How do I get my family more on board with this shit?



How do I help them understand that what I’m doing is safe, healthy, and good for me? How do I get them to unlearn their own oppressive biases, either so they do less harm, or so they too can find body acceptance? And perhaps most importantly: how do I get them to stop being judgmental, critical, or assholes about it??


Have you ever asked yourself any of these questions? If so, this is what I tell my clients…

First up, consider what the other person might be feeling or experiencing.


If you and your best friend have spent years trash-talking people’s bodies, diets, or weight for example, it might feel incredibly threatening to them for you to suddenly not be ok with that anymore—let alone for you to suddenly be scolding, lecturing, or making them feel bad for still doing it!


I say this not because you owe anyone who is being a jerk to you compassion or emotional labor. You don’t, and it’s always a valid option to just ignore or separate yourself from people like this, instead of spending the time and energy to help them understand.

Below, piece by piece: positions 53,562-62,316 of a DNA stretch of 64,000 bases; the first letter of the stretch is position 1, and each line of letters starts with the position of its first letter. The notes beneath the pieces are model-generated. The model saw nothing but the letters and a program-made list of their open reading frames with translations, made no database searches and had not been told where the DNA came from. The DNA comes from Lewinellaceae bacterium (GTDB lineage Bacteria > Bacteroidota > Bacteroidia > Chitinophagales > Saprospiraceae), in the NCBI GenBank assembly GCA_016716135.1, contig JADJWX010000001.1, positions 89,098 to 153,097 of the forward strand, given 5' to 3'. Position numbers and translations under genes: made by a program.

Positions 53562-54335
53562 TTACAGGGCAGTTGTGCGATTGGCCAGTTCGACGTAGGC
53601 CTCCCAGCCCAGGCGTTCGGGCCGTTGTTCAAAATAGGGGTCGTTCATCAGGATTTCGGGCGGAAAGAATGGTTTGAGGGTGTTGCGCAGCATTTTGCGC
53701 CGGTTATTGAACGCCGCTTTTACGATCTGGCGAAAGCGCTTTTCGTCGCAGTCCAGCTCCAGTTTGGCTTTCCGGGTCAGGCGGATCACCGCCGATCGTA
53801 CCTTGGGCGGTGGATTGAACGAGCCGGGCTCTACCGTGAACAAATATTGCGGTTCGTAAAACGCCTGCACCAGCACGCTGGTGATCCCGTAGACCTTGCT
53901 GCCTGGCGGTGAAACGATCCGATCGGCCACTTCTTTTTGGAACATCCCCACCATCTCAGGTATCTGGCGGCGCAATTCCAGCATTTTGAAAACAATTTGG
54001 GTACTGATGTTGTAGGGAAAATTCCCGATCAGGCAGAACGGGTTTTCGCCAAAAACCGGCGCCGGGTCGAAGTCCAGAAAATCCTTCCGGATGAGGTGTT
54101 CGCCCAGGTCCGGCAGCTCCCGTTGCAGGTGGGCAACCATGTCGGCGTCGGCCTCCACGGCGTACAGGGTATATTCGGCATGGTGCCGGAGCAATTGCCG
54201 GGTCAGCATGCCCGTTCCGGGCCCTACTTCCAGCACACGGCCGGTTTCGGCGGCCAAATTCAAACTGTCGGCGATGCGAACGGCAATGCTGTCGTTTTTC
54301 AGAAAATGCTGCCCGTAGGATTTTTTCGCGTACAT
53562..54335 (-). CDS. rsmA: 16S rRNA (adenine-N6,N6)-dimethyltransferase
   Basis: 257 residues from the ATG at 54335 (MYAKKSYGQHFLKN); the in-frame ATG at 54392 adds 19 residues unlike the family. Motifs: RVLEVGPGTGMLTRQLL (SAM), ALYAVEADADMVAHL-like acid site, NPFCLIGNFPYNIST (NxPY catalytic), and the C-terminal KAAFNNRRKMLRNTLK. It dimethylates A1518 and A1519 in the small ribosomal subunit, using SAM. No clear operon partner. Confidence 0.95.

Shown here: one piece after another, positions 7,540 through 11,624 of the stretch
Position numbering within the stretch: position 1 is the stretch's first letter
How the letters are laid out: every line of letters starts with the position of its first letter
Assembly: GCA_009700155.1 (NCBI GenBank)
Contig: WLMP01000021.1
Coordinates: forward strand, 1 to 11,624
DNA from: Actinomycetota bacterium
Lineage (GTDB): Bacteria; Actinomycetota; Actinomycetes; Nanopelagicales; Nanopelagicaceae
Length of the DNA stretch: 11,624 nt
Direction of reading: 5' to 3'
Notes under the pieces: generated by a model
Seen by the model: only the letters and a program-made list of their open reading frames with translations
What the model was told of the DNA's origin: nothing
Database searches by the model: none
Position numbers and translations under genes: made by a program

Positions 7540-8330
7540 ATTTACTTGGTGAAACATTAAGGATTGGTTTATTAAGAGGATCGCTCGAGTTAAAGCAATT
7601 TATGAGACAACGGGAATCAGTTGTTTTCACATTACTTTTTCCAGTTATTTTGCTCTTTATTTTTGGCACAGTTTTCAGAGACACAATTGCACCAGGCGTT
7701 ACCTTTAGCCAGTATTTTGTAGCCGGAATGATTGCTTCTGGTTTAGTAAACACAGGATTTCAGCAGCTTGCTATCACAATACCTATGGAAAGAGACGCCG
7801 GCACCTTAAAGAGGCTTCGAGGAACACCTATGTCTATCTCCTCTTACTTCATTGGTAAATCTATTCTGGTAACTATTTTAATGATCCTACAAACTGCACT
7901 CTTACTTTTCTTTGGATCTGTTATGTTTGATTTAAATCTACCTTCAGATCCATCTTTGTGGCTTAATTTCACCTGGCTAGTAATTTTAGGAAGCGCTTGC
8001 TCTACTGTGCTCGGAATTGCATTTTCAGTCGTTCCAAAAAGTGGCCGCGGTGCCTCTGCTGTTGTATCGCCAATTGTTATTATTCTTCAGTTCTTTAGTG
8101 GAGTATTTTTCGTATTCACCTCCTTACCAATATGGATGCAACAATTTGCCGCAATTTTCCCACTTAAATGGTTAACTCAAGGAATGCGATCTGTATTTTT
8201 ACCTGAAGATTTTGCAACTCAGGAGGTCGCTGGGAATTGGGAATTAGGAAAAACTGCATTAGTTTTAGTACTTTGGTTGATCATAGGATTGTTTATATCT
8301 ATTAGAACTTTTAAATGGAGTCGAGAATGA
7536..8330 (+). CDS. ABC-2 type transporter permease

It’s just that… well, a lot of the defensiveness, anger, and combativeness you’re likely to come up against when you stop dieting and start accepting your body as it is has less to do with your new body beliefs and approach, and more to do with the other person feeling judged, criticized, shamed, pushed away, or left behind. So if your goal is truly to get someone on board with your new beliefs and approach, you are probably going to need to make them feel respected, accepted, and well-liked as you do it.


(This can be incredibly difficult, I know. It’s a lot easier to just tell someone off for being misinformed, ignorant, and biogted. And I wouldn’t blame you if that’s the path you choose!)


It’s also important to recognize that getting people on board with something so big won’t be accomplished in one single conversation. You’ll probably need to prepare yourself for many conversations if, in fact, you do plan to support and encourage their transformation.